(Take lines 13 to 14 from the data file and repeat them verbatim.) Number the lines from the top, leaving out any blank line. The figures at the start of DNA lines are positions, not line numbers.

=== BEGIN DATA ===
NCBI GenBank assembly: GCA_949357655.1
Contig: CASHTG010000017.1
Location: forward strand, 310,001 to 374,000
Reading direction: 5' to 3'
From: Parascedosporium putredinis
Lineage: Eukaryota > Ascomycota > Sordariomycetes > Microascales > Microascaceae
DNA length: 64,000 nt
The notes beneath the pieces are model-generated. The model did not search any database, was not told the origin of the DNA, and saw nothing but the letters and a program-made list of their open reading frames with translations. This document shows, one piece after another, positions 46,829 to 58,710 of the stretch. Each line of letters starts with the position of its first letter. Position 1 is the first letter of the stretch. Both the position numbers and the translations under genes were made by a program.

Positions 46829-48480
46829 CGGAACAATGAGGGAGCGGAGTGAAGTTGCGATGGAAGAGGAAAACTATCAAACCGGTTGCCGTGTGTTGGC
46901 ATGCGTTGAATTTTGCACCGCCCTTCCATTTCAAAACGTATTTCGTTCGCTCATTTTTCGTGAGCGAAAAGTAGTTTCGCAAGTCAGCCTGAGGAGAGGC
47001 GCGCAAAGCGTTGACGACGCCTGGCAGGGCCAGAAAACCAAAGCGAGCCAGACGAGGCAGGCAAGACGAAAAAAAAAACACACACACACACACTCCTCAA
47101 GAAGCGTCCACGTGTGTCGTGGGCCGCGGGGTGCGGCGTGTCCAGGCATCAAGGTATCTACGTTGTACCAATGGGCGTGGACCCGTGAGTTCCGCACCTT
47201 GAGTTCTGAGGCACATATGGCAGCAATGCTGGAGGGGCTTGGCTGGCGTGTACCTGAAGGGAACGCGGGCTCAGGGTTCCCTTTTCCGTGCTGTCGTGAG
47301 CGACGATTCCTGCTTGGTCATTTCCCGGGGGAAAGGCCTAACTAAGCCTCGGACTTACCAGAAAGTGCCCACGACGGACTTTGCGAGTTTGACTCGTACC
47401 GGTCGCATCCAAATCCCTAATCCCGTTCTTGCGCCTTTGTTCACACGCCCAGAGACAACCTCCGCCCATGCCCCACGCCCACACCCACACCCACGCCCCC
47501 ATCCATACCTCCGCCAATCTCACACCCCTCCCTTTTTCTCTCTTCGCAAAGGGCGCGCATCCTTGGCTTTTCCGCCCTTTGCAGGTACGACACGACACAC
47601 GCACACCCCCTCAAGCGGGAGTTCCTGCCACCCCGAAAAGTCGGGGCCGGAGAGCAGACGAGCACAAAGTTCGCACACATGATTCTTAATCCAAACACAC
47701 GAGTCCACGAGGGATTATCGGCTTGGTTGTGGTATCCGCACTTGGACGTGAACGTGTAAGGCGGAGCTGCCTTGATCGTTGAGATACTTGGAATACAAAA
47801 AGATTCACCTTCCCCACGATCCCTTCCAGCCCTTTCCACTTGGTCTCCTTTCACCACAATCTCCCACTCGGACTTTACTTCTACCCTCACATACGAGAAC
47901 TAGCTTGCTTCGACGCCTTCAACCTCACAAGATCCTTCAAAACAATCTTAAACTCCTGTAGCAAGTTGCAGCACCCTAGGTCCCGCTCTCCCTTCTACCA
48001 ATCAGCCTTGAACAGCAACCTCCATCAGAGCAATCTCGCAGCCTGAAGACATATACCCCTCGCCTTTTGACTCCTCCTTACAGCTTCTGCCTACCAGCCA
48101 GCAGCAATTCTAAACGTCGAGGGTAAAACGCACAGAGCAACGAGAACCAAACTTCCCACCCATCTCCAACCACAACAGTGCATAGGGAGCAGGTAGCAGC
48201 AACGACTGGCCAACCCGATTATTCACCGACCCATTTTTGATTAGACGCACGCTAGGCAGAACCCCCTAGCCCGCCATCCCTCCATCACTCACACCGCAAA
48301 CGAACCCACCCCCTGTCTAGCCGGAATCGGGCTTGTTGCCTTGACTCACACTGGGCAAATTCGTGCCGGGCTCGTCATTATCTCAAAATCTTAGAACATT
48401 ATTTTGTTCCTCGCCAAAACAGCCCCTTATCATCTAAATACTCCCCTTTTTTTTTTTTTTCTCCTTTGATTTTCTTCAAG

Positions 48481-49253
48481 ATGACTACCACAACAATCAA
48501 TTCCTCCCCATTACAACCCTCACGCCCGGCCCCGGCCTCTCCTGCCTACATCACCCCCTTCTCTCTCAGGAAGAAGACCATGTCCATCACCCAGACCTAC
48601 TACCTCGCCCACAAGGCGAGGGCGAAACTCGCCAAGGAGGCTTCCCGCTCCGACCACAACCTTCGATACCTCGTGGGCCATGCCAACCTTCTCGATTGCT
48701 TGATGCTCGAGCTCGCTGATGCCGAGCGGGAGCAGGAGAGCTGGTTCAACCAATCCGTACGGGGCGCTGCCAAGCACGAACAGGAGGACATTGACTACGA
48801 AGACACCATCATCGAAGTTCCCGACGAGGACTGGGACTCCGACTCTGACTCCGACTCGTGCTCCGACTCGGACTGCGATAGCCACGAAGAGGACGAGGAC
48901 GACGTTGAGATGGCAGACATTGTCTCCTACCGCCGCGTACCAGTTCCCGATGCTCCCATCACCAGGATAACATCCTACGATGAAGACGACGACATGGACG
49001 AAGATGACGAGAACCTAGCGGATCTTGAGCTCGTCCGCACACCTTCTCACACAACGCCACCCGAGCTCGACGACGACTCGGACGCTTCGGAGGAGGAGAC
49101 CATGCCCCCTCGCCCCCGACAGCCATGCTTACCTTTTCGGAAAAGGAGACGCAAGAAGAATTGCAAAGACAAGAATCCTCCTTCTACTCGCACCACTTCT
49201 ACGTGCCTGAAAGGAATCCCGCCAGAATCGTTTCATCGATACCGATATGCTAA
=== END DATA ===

47101 GAAGCGTCCACGTGTGTCGTGGGCCGCGGGGTGCGGCGTGTCCAGGCATCAAGGTATCTACGTTGTACCAATGGGCGTGGACCCGTGAGTTCCGCACCTT
47201 GAGTTCTGAGGCACATATGGCAGCAATGCTGGAGGGGCTTGGCTGGCGTGTACCTGAAGGGAACGCGGGCTCAGGGTTCCCTTTTCCGTGCTGTCGTGAG